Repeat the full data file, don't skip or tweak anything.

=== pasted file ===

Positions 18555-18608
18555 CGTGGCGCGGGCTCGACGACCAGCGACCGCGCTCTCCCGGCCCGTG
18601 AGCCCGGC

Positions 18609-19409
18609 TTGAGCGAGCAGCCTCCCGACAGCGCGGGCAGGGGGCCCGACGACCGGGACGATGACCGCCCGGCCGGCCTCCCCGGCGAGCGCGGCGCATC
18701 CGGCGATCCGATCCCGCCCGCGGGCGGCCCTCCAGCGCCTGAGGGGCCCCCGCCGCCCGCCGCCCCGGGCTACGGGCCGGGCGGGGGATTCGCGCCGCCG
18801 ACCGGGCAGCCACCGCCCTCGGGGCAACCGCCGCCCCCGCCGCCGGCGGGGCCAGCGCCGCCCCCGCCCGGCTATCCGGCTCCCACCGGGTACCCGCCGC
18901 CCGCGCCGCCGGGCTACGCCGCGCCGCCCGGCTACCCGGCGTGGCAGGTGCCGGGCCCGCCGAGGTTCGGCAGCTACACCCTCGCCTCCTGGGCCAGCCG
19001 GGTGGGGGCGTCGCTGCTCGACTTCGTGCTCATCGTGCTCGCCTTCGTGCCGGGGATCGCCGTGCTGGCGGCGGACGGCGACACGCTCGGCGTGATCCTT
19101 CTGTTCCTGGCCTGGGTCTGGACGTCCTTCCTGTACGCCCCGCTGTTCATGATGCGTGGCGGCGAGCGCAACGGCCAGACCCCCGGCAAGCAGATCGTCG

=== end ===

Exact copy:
Positions 18555-18608
18555 CGTGGCGCGGGCTCGACGACCAGCGACCGCGCTCTCCCGGCCCGTG
18601 AGCCCGGC

Positions 18609-19409
18609 TTGAGCGAGCAGCCTCCCGACAGCGCGGGCAGGGGGCCCGACGACCGGGACGATGACCGCCCGGCCGGCCTCCCCGGCGAGCGCGGCGCATC
18701 CGGCGATCCGATCCCGCCCGCGGGCGGCCCTCCAGCGCCTGAGGGGCCCCCGCCGCCCGCCGCCCCGGGCTACGGGCCGGGCGGGGGATTCGCGCCGCCG
18801 ACCGGGCAGCCACCGCCCTCGGGGCAACCGCCGCCCCCGCCGCCGGCGGGGCCAGCGCCGCCCCCGCCCGGCTATCCGGCTCCCACCGGGTACCCGCCGC
18901 CCGCGCCGCCGGGCTACGCCGCGCCGCCCGGCTACCCGGCGTGGCAGGTGCCGGGCCCGCCGAGGTTCGGCAGCTACACCCTCGCCTCCTGGGCCAGCCG
19001 GGTGGGGGCGTCGCTGCTCGACTTCGTGCTCATCGTGCTCGCCTTCGTGCCGGGGATCGCCGTGCTGGCGGCGGACGGCGACACGCTCGGCGTGATCCTT
19101 CTGTTCCTGGCCTGGGTCTGGACGTCCTTCCTGTACGCCCCGCTGTTCATGATGCGTGGCGGCGAGCGCAACGGCCAGACCCCCGGCAAGCAGATCGTCG